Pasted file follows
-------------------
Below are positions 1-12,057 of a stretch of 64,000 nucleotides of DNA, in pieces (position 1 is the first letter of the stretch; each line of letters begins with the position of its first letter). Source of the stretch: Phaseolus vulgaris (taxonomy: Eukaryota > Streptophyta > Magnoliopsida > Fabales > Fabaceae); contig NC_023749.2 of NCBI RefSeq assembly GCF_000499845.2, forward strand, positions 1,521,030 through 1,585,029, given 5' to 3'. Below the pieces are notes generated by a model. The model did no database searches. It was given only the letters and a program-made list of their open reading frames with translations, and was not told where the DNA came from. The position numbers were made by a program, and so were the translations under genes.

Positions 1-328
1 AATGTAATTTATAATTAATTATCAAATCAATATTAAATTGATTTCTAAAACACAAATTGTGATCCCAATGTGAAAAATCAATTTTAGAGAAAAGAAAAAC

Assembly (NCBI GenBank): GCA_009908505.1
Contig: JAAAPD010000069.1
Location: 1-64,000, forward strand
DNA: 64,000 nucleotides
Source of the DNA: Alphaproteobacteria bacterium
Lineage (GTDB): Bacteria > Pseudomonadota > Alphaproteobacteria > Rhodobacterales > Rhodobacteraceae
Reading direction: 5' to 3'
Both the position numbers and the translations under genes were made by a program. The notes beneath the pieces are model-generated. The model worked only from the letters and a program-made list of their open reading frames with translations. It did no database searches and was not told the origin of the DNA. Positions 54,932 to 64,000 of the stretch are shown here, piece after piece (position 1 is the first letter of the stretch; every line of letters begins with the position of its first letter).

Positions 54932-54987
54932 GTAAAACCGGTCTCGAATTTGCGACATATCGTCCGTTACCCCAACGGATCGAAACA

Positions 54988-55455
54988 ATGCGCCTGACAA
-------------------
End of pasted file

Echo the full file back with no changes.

Below are positions 1-12,057 of a stretch of 64,000 nucleotides of DNA, in pieces (position 1 is the first letter of the stretch; each line of letters begins with the position of its first letter). Source of the stretch: Phaseolus vulgaris (taxonomy: Eukaryota > Streptophyta > Magnoliopsida > Fabales > Fabaceae); contig NC_023749.2 of NCBI RefSeq assembly GCF_000499845.2, forward strand, positions 1,521,030 through 1,585,029, given 5' to 3'. Below the pieces are notes generated by a model. The model did no database searches. It was given only the letters and a program-made list of their open reading frames with translations, and was not told where the DNA came from. The position numbers were made by a program, and so were the translations under genes.

Positions 1-328
1 AATGTAATTTATAATTAATTATCAAATCAATATTAAATTGATTTCTAAAACACAAATTGTGATCCCAATGTGAAAAATCAATTTTAGAGAAAAGAAAAAC

Assembly (NCBI GenBank): GCA_009908505.1
Contig: JAAAPD010000069.1
Location: 1-64,000, forward strand
DNA: 64,000 nucleotides
Source of the DNA: Alphaproteobacteria bacterium
Lineage (GTDB): Bacteria > Pseudomonadota > Alphaproteobacteria > Rhodobacterales > Rhodobacteraceae
Reading direction: 5' to 3'
Both the position numbers and the translations under genes were made by a program. The notes beneath the pieces are model-generated. The model worked only from the letters and a program-made list of their open reading frames with translations. It did no database searches and was not told the origin of the DNA. Positions 54,932 to 64,000 of the stretch are shown here, piece after piece (position 1 is the first letter of the stretch; every line of letters begins with the position of its first letter).

Positions 54932-54987
54932 GTAAAACCGGTCTCGAATTTGCGACATATCGTCCGTTACCCCAACGGATCGAAACA

Positions 54988-55455
54988 ATGCGCCTGACAA